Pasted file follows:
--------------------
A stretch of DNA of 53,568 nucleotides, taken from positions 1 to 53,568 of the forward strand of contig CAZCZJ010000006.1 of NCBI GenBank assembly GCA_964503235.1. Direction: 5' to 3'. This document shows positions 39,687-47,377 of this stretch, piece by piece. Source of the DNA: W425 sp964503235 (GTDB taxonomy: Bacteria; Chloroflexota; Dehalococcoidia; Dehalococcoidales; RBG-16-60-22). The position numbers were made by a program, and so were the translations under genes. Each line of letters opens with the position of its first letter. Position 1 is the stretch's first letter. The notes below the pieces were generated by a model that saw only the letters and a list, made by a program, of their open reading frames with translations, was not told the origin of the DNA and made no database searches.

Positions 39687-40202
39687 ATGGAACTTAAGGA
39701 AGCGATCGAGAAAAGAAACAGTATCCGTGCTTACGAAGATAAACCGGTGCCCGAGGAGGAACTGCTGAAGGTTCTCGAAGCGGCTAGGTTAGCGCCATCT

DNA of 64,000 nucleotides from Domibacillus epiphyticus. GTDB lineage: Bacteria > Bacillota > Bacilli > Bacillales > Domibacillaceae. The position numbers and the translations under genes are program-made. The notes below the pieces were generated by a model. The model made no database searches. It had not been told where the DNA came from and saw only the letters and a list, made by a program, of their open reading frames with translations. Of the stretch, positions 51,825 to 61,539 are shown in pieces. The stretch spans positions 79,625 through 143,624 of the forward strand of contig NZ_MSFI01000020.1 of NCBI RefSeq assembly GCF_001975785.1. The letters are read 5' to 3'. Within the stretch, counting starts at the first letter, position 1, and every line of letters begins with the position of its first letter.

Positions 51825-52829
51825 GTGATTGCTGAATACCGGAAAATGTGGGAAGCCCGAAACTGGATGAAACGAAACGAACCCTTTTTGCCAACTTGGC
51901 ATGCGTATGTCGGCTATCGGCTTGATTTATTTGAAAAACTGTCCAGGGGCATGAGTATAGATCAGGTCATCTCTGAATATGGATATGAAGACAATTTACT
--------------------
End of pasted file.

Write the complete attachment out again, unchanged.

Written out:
A stretch of DNA of 53,568 nucleotides, taken from positions 1 to 53,568 of the forward strand of contig CAZCZJ010000006.1 of NCBI GenBank assembly GCA_964503235.1. Direction: 5' to 3'. This document shows positions 39,687-47,377 of this stretch, piece by piece. Source of the DNA: W425 sp964503235 (GTDB taxonomy: Bacteria; Chloroflexota; Dehalococcoidia; Dehalococcoidales; RBG-16-60-22). The position numbers were made by a program, and so were the translations under genes. Each line of letters opens with the position of its first letter. Position 1 is the stretch's first letter. The notes below the pieces were generated by a model that saw only the letters and a list, made by a program, of their open reading frames with translations, was not told the origin of the DNA and made no database searches.

Positions 39687-40202
39687 ATGGAACTTAAGGA
39701 AGCGATCGAGAAAAGAAACAGTATCCGTGCTTACGAAGATAAACCGGTGCCCGAGGAGGAACTGCTGAAGGTTCTCGAAGCGGCTAGGTTAGCGCCATCT

DNA of 64,000 nucleotides from Domibacillus epiphyticus. GTDB lineage: Bacteria > Bacillota > Bacilli > Bacillales > Domibacillaceae. The position numbers and the translations under genes are program-made. The notes below the pieces were generated by a model. The model made no database searches. It had not been told where the DNA came from and saw only the letters and a list, made by a program, of their open reading frames with translations. Of the stretch, positions 51,825 to 61,539 are shown in pieces. The stretch spans positions 79,625 through 143,624 of the forward strand of contig NZ_MSFI01000020.1 of NCBI RefSeq assembly GCF_001975785.1. The letters are read 5' to 3'. Within the stretch, counting starts at the first letter, position 1, and every line of letters begins with the position of its first letter.

Positions 51825-52829
51825 GTGATTGCTGAATACCGGAAAATGTGGGAAGCCCGAAACTGGATGAAACGAAACGAACCCTTTTTGCCAACTTGGC
51901 ATGCGTATGTCGGCTATCGGCTTGATTTATTTGAAAAACTGTCCAGGGGCATGAGTATAGATCAGGTCATCTCTGAATATGGATATGAAGACAATTTACT